Seared 2 success 

No Broadway baby, Angelo and Maxie's fame and fortune lies solely in the steak

Pretend you manage a 40-unit steakhouse chain that's sliding toward oblivion. Imagine that the old formula -- macho beefsteaks, eyepopping real estate, supersize salad bars, Hawaiian shirts, indifferent everything else -- isn't working any more. Some operators would stuff a bag with cash and take a night flight to Brazil, humming "Good Night, Baby" all the way to Rio.

The honchos at Chicago-based Chart House are toughing it out. When profits dived toward Red Ink City several years ago, they shuttered some units, began patching up others and -- hey, it was the '90s -- rolled the dice with a Gen X concept created from scratch.

In this case, "scratch" is a line from a 1935 show tune. "Lullaby of Broadway" (from Forty-Second Street, lyrics by Al Dubin) mentions a fictitious Theater District diner called Angelo & Maxie's. In the song, the eatery is ballyhooed as one of the highlights of a Broadway baby's night on the town.

Forty-Second Street is much changed since then. The scene along the strip has gone from legitimate theater to porn-slum and back -- with Disney spectacles such as Aida currently selling out. Still, corporate honchos have got to dream, too. The "real" Angelo and Maxie's opened in 1996 in the Flatiron District and was acquired by Chart House Enterprises in 1999.

Flashy promotional materials from Chart House call their baby a "Generation 2 Steakhouse" that is "Never 2 Hip." Get the message? I sure don't. The Midtown outpost, which happens to be the concept's first out-of-town tryout, was designed by a top local shop, Johnson Studios. Aside from a neat, glassed-in cigar bar and a memorable men's room, everything looks right out of the latest steakhouse catalog. Art Deco ceiling lights? Check. Leatherette booths in Versace black? Check. White tablecloths topped with butcher paper, white oval platters and logo steak knives? Rolls in a metal basket? Check, check, check. Check.

Besides towels, aspirin and mouthwash, men's room amenities include a spray bottle of Creed cologne, a very New York touch. I was less amused by the ultra-bright, phallic-shaped light fixture at face level directly over the urinal. Normal-size men such as myself will feel as if pissing into an oncoming Harley. When I asked the attendant if the facility had been designed by a woman, he laughed and said he wasn't going to get into that. Presumably, he'd heard it all before.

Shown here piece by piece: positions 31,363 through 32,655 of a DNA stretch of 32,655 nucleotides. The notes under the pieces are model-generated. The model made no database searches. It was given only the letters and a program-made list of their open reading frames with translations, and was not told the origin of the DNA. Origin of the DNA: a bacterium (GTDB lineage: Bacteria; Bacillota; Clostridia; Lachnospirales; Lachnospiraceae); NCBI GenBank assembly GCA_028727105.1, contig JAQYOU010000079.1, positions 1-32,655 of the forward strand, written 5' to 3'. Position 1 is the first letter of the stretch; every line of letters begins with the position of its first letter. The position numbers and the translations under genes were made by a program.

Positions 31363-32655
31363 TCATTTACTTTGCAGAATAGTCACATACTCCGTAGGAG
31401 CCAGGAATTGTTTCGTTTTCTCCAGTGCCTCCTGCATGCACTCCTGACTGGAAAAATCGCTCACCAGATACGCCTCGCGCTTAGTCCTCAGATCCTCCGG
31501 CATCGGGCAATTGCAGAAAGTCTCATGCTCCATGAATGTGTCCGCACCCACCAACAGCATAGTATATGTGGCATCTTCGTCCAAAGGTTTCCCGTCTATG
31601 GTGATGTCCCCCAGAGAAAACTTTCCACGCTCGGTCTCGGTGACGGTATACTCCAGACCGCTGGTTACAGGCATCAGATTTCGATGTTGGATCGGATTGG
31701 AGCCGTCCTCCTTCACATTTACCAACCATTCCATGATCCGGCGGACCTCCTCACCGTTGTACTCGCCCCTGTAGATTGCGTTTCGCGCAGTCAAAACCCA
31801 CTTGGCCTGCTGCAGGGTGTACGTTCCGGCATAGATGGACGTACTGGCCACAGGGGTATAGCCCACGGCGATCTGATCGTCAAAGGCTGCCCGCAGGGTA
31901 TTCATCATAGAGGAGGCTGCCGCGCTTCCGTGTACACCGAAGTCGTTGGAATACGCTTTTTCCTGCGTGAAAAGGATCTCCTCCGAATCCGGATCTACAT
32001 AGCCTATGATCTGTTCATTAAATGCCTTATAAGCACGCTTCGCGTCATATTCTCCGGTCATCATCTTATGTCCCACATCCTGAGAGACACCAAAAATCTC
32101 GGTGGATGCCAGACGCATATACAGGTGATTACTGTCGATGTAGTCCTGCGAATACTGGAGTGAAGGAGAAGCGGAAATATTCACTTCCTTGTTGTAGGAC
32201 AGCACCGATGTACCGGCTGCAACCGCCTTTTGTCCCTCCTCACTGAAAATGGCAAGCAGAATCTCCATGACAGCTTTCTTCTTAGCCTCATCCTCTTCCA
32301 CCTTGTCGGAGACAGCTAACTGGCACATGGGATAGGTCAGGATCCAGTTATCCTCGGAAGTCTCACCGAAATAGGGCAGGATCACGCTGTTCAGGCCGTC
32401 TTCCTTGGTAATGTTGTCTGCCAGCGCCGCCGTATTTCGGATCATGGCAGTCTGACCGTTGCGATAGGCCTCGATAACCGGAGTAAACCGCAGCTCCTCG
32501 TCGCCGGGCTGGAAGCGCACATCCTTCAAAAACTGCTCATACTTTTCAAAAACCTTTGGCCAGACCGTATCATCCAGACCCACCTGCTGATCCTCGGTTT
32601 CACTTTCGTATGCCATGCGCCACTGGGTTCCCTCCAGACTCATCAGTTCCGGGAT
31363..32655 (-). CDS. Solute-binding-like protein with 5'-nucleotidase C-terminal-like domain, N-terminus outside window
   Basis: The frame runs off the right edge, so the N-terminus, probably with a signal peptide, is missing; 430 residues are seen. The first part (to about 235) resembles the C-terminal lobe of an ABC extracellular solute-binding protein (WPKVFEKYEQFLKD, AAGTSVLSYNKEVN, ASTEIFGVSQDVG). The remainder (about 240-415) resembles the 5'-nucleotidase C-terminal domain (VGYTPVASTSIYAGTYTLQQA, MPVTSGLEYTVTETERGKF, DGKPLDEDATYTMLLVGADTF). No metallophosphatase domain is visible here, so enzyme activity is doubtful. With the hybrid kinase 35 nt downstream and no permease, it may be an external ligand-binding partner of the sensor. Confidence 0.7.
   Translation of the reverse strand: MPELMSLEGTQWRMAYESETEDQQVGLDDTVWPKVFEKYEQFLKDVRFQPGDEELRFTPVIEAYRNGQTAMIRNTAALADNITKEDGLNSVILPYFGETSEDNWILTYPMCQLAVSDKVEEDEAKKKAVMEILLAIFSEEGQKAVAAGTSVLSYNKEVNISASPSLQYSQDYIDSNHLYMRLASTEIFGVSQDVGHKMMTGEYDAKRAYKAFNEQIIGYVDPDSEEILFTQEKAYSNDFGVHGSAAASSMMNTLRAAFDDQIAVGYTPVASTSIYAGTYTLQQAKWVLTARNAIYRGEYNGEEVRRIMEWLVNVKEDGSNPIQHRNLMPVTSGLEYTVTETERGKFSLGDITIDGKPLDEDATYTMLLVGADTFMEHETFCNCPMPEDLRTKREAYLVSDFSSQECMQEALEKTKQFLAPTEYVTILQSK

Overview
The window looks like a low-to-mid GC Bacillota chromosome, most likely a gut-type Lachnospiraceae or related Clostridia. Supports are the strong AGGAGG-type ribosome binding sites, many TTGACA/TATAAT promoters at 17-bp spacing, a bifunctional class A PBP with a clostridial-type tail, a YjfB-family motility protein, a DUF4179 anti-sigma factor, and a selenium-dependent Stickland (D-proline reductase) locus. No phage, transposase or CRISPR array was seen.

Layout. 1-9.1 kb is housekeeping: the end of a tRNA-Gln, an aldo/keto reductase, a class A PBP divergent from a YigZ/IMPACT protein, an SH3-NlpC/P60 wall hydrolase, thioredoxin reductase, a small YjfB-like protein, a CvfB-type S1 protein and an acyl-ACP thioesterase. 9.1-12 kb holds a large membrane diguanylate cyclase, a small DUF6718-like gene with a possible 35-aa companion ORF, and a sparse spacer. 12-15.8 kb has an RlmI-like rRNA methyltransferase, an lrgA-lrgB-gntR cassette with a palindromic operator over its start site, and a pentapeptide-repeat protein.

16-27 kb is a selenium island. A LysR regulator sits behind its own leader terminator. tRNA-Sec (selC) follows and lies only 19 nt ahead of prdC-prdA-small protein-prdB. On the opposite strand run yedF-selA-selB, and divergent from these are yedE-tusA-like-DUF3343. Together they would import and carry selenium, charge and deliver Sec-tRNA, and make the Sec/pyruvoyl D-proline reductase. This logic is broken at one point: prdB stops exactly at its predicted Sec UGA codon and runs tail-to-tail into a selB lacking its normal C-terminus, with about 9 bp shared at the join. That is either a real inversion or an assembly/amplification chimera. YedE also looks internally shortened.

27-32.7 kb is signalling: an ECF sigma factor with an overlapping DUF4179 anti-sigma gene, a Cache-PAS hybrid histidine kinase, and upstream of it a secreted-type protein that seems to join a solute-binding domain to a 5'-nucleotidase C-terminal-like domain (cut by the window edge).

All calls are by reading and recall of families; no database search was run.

Angelo and Maxie's steaks are actually better than those I remember eating at the Atlanta Chart House, an unlamented attempt that opened at Powers Ferry Landing almost a decade ago. Two versions of the 28-ounce, bone-in ribeye ($21.95), as well as a single 14-ounce filet mignon ($22.95), were round and thick as pillows and almost as agreeably tender. We specified that the meat be cooked medium-rare and that very little be done beyond searing it. That's just how they came out, nicely charred outside, red-pink and meaty within and hardly harmed by the platter's puddle of unnecessary sauce.

Steaks are not only delicious but large enough to share. Taken home, I made two more meals on the remains of each of the ribeyes. You may want to skip the $24 prime rib, though. Mine tasted scorched, not roasted, and I sent it back. A 10-ounce slice of yellowfin tuna with soy glaze and braised greens tasted OK ($19.50). Taste isn't everything. When presented, the fish was barely warm while the plate on which it rode was properly hot. The reverse might have worked better.

Sides and starters range from a first-rate baked potato ($4), decently seasoned black bean soup of the day ($4.75) and plump, moderately tender steamed asparagus ($6.50) down to creamed spinach that's better than canned -- but not much. A large side of hash brown potatoes was barely cooked inside and intensely greasy throughout. The house salad and a chocolate dessert were generic and forgettable. Onion soup approximated hospital food.

Table service is outgoing and upbeat. Managers roam the premises smiling and introducing themselves. Bus boys still need direction (Don't grab that plate while we're still eating!) but that may come.

Young business types, mostly handsomely dressed and well behaved, seem to be trying the place out. Whether they'll drop plastic in sufficient numbers to keep Angelo and Maxie's stockholders singing hip hooray and ballyhoo until the milk man's on his way, well, that remains to be seen.


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